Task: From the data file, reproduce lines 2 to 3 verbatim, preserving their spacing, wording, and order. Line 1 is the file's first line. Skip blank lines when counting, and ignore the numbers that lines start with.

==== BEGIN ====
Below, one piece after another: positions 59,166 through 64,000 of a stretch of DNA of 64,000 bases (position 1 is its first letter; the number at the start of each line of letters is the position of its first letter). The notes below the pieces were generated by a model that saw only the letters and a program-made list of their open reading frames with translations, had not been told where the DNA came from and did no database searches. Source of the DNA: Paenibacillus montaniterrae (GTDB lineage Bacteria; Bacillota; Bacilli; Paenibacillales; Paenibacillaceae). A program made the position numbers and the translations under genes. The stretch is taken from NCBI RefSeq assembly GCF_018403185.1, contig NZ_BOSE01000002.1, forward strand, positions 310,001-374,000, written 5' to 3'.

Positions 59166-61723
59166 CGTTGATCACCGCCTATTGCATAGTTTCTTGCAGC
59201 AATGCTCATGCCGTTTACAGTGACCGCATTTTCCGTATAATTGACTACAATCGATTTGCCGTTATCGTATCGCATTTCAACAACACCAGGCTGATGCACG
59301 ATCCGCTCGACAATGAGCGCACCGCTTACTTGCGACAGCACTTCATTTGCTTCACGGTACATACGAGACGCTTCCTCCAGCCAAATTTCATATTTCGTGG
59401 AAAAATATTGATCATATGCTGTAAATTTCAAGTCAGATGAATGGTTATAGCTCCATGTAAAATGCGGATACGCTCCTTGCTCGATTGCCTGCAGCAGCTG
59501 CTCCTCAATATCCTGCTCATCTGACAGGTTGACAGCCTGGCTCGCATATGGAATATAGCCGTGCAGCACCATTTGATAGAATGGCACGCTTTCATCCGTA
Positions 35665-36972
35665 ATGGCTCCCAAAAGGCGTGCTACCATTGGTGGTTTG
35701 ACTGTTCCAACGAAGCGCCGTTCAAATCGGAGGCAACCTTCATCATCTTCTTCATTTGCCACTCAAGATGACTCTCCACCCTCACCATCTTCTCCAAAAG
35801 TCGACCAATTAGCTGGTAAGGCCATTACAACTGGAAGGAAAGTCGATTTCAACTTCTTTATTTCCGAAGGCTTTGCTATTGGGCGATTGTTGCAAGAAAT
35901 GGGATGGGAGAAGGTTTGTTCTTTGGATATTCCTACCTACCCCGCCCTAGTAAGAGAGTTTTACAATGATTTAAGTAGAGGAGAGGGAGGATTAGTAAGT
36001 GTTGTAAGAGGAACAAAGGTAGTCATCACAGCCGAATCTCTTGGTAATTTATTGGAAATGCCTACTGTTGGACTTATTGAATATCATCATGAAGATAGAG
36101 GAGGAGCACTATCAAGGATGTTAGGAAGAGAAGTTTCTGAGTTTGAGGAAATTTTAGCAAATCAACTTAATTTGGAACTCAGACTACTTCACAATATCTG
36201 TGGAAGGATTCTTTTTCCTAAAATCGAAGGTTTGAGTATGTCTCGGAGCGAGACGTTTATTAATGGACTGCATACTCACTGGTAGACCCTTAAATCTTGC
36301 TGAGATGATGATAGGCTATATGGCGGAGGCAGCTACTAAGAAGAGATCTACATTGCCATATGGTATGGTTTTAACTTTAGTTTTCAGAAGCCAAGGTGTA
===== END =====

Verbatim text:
Positions 59166-61723
59166 CGTTGATCACCGCCTATTGCATAGTTTCTTGCAGC